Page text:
NCPA - National Center for Policy Analysis


November 3, 2006

Americans have a harder time than residents of several other countries getting after-hours appointments with a nurse or primary care physician without going to an emergency room, according to a study published in the journal Health Affairs.

Other findings:

  • Forty percent of U.S. primary care doctors said they had arrangements for after-hours care, according to the survey of more than 6,000 physicians in seven countries.
  • That compared with 95 percent in the Netherlands, 90 percent in New Zealand, 87 percent in the United Kingdom, 76 percent in Germany and 47 percent in Canada.


  • The United States trails other countries in adopting electronic medical records and computerized systems to remind patients about follow-up care, prompt physicians to give patients test results and warn of potentially harmful drug interactions.  
  • Primary care doctors in America were also less likely to have financial incentives to improve the quality of the care they provide.

Advocates say greater use of electronic records would improve patient care, reduce errors, curb unnecessary tests and cut paperwork.  About 28 percent of U.S. primary care doctors said they use such records, compared with 98 percent in the Netherlands, 92 percent in New Zealand, 89 percent in the United Kingdom, 79 percent in Australia and 42 percent in Germany. Only Canada ranked lower, at 23 percent.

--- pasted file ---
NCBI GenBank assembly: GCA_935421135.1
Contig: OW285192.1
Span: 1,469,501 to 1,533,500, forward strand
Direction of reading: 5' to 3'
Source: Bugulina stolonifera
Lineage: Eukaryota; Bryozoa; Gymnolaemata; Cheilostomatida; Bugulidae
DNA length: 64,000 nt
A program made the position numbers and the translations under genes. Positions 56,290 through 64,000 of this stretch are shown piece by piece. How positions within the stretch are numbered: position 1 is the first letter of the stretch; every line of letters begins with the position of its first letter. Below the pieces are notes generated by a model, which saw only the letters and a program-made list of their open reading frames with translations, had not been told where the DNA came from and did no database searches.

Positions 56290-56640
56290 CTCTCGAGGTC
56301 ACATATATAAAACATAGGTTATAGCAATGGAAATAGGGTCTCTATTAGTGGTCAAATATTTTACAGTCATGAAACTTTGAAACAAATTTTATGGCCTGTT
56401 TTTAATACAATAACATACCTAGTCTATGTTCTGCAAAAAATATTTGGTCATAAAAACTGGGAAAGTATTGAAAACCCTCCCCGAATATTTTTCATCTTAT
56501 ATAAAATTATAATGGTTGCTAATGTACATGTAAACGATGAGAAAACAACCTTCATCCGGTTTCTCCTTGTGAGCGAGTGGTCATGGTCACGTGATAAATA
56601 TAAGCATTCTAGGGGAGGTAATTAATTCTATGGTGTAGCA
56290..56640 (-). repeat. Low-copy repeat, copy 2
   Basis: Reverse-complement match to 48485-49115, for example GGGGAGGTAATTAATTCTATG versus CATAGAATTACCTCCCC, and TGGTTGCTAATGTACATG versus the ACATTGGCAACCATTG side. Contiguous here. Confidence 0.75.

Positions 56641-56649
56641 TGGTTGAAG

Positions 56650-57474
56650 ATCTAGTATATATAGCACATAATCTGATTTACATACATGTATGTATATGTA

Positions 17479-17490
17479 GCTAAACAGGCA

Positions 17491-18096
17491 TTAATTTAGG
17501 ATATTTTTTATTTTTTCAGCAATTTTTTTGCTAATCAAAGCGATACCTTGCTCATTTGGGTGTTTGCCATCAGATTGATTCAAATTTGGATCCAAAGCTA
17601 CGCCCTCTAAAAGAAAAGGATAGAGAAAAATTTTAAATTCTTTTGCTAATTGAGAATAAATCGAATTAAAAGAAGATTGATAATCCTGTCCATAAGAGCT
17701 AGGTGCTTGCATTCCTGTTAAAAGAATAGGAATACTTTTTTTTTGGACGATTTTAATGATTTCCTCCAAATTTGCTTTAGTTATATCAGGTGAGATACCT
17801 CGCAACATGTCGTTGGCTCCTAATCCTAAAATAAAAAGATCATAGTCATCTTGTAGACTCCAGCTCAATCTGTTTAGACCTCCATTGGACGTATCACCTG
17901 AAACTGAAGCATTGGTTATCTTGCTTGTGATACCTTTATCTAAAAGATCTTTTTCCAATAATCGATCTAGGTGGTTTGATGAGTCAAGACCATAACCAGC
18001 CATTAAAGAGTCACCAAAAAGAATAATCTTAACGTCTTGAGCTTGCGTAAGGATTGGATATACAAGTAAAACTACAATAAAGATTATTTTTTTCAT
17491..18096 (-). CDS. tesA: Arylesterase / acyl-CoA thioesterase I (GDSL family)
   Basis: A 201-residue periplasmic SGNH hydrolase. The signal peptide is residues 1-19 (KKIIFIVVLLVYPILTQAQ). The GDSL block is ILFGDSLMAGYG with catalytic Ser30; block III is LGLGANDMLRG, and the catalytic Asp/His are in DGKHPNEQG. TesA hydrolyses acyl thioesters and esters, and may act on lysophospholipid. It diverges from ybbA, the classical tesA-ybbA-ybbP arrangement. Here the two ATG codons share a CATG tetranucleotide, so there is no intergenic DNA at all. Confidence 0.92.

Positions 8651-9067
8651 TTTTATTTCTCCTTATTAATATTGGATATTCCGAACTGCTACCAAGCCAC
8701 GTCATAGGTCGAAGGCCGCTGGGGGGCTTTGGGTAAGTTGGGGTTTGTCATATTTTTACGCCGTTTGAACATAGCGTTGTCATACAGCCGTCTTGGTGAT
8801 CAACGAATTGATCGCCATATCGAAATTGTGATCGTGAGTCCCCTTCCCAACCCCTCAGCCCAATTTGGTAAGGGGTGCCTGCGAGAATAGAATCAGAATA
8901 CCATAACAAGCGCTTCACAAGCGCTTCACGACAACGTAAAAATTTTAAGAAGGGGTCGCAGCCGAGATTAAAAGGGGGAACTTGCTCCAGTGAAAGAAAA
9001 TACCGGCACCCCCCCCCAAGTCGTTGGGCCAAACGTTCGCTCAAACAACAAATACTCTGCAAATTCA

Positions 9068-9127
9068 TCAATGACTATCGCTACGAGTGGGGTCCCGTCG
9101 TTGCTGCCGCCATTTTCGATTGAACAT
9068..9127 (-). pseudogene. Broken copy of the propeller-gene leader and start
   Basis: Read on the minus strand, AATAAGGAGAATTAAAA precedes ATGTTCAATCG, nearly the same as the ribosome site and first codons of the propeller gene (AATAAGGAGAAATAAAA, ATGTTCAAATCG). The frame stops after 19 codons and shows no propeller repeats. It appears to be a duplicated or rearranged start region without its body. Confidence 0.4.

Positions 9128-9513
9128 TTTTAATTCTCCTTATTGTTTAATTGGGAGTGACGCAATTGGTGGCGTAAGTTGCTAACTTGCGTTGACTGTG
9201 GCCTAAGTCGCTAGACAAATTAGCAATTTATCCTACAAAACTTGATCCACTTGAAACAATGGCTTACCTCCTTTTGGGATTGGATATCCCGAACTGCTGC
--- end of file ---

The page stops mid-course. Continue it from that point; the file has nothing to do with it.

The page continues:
Source: Christopher Lee, "U.S. Lags in Several Areas of Health Care, Study Finds," Washington Post, November 3, 2006; based upon: Cathy Schoen et al., "On The Front Lines Of Care: Primary Care Doctors' Office Systems, Experiences, And Views In Seven Countries," Health Affairs, November 2, 2006.

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